(CNN) — The Wyoming Republican Party voted Saturday to formally censure Rep. Liz Cheney, the No. 3 Republican in the House, for her vote to impeach former President Donald Trump in the latest example of a state GOP punishing lawmakers who have bucked the former president.
In the motion to censure Cheney, who easily survived a House Republican Conference vote to remain in her leadership spot earlier this week, the state Republican Party also called for her to “immediately” resign. The party intends to “withhold any future political funding” from her, the motion said. It also called on her to repay donations to her 2020 campaign from the state GOP and any county Republican parties.
“My vote to impeach was compelled by the oath I swore to the Constitution. Wyoming citizens know that this oath does not bend or yield to politics or partisanship,” Cheney said in a statement Saturday.
“I will always fight for Wyoming values and stand up for our Western way of life. We have great challenges ahead of us as we move forward and combat the disastrous policies of the Biden Administration. I look forward to continuing to work with officials and citizens across Wyoming to be the most effective voice and advocate in defense of our families, industries and communities,” she added.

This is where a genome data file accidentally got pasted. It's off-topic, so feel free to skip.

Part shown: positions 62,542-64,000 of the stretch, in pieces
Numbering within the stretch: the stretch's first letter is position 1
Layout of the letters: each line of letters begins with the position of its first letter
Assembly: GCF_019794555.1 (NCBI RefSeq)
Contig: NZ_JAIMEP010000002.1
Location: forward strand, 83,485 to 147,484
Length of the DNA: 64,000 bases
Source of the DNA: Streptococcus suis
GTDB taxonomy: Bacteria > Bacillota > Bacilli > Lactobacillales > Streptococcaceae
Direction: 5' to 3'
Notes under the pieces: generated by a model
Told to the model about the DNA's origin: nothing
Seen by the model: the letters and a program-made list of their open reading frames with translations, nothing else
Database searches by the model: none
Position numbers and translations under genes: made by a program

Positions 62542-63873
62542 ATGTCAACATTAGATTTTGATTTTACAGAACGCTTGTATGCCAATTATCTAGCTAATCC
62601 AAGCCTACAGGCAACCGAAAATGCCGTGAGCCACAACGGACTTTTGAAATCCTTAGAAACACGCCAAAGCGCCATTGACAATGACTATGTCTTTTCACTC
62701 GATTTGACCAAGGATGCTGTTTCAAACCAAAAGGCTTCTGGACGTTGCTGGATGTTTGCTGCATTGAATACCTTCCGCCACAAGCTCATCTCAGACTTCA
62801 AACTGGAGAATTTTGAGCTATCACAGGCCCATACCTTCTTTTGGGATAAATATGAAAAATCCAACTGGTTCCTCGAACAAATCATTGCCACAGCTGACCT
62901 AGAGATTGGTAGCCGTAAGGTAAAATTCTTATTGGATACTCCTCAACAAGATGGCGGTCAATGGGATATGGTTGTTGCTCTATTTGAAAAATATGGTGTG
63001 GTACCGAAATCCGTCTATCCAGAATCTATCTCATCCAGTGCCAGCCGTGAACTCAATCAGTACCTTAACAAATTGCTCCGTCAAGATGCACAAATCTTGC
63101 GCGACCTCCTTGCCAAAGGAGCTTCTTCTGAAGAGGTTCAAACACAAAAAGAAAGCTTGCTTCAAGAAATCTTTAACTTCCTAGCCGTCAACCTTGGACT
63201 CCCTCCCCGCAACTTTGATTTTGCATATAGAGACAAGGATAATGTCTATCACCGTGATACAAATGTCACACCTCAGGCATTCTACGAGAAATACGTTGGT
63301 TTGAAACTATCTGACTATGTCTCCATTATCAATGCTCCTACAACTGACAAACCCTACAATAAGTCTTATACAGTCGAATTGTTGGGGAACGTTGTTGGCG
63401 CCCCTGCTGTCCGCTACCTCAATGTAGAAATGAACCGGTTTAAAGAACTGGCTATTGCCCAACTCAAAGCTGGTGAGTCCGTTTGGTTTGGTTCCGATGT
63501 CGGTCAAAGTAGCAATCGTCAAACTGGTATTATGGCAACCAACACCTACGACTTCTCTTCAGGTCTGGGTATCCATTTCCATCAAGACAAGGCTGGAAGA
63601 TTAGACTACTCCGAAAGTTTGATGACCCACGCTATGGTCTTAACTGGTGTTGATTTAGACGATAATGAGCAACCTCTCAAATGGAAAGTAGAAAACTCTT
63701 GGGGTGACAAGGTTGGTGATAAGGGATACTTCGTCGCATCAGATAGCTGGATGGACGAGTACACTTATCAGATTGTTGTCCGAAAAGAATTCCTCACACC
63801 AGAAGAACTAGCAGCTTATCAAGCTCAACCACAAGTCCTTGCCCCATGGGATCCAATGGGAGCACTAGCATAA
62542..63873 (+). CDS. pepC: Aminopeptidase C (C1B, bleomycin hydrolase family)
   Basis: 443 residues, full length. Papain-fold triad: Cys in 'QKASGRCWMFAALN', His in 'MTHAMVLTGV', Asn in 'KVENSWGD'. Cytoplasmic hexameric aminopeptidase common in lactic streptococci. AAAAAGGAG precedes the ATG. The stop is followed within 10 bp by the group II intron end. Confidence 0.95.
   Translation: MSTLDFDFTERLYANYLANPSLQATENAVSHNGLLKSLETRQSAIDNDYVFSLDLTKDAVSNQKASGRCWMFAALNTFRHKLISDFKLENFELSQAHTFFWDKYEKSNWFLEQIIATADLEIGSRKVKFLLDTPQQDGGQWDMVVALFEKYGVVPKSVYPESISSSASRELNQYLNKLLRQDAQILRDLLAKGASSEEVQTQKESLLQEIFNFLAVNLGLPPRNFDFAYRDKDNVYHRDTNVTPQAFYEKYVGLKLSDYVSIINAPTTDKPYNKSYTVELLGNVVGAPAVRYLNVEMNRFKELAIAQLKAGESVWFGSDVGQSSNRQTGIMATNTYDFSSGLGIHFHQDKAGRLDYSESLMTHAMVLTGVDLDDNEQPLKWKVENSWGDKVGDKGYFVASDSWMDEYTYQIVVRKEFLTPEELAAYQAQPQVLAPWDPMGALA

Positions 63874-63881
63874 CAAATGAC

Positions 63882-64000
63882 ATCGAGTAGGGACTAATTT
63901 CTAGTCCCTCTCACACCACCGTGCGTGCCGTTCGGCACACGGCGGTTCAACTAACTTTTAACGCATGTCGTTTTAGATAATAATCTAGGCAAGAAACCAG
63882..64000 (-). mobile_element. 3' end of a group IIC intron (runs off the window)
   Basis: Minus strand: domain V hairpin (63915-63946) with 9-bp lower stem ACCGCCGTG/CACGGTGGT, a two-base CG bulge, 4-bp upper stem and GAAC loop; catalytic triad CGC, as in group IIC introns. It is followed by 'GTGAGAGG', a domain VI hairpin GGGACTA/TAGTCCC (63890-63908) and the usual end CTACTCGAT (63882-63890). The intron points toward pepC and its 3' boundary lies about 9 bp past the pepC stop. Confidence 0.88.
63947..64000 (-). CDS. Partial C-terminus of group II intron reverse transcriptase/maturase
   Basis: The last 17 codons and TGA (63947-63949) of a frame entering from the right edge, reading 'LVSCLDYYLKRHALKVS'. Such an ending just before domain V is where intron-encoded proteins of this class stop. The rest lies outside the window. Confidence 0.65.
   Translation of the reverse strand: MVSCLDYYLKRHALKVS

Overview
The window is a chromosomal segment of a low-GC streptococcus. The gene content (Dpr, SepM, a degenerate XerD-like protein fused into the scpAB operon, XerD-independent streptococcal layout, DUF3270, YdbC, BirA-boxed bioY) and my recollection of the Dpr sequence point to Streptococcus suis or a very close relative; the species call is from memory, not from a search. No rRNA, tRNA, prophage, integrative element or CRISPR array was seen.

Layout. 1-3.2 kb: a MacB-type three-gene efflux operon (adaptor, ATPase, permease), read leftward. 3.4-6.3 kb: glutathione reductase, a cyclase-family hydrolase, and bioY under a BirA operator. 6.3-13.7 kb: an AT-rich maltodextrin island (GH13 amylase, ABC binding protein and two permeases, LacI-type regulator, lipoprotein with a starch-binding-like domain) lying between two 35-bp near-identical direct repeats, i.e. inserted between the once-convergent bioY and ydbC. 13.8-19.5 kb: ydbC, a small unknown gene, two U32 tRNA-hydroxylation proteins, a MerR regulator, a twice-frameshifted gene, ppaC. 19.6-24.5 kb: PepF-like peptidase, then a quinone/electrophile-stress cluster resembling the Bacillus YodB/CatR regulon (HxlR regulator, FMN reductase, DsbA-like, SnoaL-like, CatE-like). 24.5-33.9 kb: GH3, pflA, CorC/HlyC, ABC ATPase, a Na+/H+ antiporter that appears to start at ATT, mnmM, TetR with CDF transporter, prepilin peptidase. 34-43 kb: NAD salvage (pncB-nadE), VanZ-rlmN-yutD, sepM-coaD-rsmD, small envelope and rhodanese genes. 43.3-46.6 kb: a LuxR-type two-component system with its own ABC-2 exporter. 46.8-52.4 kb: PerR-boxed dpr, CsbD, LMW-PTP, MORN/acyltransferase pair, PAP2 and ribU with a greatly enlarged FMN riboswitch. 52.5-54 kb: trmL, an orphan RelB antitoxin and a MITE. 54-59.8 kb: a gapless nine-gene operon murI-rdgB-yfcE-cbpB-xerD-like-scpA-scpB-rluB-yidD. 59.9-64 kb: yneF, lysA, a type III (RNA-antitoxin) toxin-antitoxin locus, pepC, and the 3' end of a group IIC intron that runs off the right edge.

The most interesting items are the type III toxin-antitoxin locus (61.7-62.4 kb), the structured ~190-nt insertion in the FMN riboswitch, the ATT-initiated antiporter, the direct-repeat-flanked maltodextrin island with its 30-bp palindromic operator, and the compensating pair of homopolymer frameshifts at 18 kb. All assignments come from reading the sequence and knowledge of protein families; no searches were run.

Cheney has faced intense backlash from Trump loyalists in her party for her vote last month to impeach Trump for “incitement of insurrection,” following the Jan. 6 attack on the Capitol. In a statement before she cast her vote, Cheney said Trump “summoned this mob, assembled the mob, and lit the flame of this attack.”
“There has never been a greater betrayal by a President of the United States of his office and his oath to the Constitution,” she said at the time.
House Republicans on Wednesday voted 145 to 61 in favor of keeping Cheney on as conference chair after she defended her support for impeachment during a contentious closed-door conference meeting.
Cheney, who was one of just 10 Republicans who voted to impeach Trump for a second time, told CNN on Wednesday she does not regret her impeachment vote. “Absolutely not,” she said.
The other nine lawmakers have also faced a wave of anger at home, with Republican officials, donors and voters condemning their votes and primary challengers launching their campaigns early. Last week, the South Carolina Republican Party voted to formally censure Rep. Tom Rice, who delivered one of the most surprising votes for impeachment.